Pharaohmagnetic linked a Salon article on Dennet's new book. Oz linked a Globe and Mail review as well. I haven't read the book, and out of a lack of desire to dent my drywall with it in frustration, I don't think I will.
My problem with the book -- indeed, with Dennett's whole modus operandi -- isn't so much his ideas. In fact, I'm quite happy to adopt a reductionist approach to religion and the mind; personally, I've never really had any reason to believe I was anything more than meat. That said, the term "bright," as a rebranding of the atheism associated with the reductionist approach to the human mind, is tragically misguided.
The analogy to the term that homosecual activists introduced --"gay"-- is instructive mostly for the main difference between "gay" and "bright": the former has no connotations that related to what homosexuality was or wasn't. On the other hand, "bright" most certainly does. By choosing a word that is already loaded with positive connotations of intelligence, Dennett not-so-subtly trolls the theists of the world by suggesting that they are NOT bright in *any* sense of the word -- that they are, because they believe, stupid.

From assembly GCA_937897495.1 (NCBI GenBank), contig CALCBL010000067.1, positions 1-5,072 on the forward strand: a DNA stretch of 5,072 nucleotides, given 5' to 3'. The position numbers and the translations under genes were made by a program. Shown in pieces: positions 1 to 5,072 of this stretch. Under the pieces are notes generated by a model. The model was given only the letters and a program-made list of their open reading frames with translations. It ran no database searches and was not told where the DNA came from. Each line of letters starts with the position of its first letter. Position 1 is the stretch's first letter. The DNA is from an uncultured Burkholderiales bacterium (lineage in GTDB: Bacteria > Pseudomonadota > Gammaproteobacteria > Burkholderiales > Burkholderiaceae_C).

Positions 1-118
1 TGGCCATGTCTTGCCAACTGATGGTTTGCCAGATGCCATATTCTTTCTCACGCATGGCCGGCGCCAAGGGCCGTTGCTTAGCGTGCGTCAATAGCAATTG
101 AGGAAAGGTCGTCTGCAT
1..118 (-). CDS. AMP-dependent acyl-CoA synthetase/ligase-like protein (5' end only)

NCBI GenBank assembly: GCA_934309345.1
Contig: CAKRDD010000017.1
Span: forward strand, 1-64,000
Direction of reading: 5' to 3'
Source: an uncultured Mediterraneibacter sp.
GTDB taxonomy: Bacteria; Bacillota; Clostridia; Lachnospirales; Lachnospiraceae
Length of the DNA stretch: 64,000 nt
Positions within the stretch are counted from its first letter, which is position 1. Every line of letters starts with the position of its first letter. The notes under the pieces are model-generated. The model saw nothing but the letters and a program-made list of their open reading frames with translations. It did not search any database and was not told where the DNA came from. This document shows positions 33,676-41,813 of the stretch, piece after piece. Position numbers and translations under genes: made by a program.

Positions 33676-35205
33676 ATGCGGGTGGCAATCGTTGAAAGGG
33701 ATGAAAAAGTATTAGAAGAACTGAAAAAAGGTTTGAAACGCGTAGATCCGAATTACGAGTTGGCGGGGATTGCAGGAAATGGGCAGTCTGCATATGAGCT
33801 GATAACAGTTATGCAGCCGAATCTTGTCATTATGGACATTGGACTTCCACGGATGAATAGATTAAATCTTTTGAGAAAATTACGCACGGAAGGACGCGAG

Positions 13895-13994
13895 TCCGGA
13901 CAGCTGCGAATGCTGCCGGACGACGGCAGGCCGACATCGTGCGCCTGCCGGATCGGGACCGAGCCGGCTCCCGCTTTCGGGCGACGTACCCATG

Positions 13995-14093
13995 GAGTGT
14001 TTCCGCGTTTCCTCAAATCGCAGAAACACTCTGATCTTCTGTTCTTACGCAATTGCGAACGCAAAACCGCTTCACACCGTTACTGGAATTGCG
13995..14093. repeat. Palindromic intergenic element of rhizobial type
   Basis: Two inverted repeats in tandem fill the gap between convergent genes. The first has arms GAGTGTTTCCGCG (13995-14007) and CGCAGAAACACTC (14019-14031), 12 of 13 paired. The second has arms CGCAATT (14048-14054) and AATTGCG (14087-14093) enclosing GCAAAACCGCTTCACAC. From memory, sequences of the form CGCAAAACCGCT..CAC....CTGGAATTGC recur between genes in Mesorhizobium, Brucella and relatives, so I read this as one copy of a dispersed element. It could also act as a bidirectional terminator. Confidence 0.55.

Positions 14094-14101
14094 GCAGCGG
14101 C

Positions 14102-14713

Having chosen that term, Dennett condemns his arguments to two separate ratholes:
(1) the term won't see any uptake among people who do consider themselves part of the group, because they will preceive it as derogatory
(2) When other works criticise Dennett, criticism of his arguments will get obscured by objections to the term itself.
The latter is by far the most pernicious, because it allows Dennett a defense against his critics that has nothing to do with the strength of his arguments. He gets to spend time lording it over theists who object (rightly!) to his terminology, pointing out that the terminology is beside the point, rather than addressing their concerns with his logic. He's manufactured a totally unnecessary controversy, one that will take time and column-inches on both sides of the debate while contributing very little to the advancement of the state of the art. Breaking the Spell is the inverse of a polished turd: it's a good idea, presented with a coating of stank-ass slime. As such, I propose that we refer to Dennetian ideas, and the people who present them, as "rectal" (or perhaps "sewerish"; please comment if you can come up with a better term. I'm looking for something that conveys the idea of something that produces something good covered in something bad.)
Really, Dennet has crafted an extended troll of the religion-vs-science debate. An admirably complete and successful troll, but a troll nonetheless. In fact, I've succumbed to it myself. I just wrote -- and you just read -- close to 600 words about it. I'd rather them to have been about the book itself, but the best trolls demand a response, don't they?